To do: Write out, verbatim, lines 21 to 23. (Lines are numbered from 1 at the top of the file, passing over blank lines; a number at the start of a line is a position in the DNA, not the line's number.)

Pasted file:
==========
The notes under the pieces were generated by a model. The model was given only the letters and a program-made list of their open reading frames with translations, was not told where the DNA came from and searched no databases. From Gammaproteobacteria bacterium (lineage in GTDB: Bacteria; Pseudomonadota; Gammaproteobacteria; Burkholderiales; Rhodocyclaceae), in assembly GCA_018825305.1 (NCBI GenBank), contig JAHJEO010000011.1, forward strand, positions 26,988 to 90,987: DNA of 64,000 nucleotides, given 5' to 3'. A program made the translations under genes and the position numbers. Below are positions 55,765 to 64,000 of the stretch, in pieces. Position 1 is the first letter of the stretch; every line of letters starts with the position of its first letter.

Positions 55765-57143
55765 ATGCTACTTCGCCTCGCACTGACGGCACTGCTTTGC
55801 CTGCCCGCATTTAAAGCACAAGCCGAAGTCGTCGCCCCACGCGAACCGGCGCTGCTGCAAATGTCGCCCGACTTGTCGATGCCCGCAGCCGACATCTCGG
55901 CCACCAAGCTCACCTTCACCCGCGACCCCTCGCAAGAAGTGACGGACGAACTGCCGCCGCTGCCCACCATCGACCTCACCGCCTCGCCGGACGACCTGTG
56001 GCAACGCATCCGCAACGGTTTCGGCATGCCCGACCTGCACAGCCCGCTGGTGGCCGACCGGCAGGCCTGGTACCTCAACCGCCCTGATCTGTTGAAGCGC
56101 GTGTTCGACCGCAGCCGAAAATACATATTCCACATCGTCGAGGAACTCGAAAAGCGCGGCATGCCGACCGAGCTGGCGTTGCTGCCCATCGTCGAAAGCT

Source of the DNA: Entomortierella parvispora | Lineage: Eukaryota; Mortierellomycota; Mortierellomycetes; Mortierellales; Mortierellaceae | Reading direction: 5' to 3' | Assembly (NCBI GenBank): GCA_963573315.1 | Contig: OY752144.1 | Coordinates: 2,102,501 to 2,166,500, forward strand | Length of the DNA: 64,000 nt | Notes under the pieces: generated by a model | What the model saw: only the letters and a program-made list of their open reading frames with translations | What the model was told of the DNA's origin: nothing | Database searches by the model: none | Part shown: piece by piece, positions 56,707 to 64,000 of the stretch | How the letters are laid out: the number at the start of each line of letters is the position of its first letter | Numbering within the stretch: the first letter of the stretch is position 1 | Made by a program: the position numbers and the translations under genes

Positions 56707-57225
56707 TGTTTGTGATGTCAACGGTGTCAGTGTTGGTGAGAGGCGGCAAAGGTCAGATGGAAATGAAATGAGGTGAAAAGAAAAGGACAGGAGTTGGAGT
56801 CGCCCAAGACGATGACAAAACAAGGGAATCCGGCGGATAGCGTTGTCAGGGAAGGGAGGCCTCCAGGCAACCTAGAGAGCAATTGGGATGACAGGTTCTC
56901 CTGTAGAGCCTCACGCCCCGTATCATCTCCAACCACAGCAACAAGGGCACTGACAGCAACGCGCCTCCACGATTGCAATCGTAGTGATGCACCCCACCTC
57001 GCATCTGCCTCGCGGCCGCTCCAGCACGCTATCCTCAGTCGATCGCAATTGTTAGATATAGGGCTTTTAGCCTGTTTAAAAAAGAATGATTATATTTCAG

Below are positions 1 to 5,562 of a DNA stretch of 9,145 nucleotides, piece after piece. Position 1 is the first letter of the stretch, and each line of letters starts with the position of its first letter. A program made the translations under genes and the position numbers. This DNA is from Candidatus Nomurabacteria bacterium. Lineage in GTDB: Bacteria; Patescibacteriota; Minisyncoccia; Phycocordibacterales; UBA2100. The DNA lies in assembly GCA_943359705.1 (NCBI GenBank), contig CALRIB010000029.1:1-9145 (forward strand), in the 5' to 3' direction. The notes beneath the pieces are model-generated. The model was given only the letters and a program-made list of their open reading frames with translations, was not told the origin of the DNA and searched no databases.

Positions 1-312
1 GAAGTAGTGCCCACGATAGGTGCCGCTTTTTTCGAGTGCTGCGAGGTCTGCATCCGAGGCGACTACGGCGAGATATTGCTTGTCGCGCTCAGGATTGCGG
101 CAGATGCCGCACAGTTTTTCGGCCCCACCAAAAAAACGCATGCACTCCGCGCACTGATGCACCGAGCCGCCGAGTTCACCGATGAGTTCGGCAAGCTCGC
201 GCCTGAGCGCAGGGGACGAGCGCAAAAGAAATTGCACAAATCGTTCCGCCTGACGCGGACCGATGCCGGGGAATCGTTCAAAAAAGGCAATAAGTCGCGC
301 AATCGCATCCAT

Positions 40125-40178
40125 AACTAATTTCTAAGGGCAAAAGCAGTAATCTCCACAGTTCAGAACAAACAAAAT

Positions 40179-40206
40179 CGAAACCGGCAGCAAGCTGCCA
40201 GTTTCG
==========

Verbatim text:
40125 AACTAATTTCTAAGGGCAAAAGCAGTAATCTCCACAGTTCAGAACAAACAAAAT

Positions 40179-40206
40179 CGAAACCGGCAGCAAGCTGCCA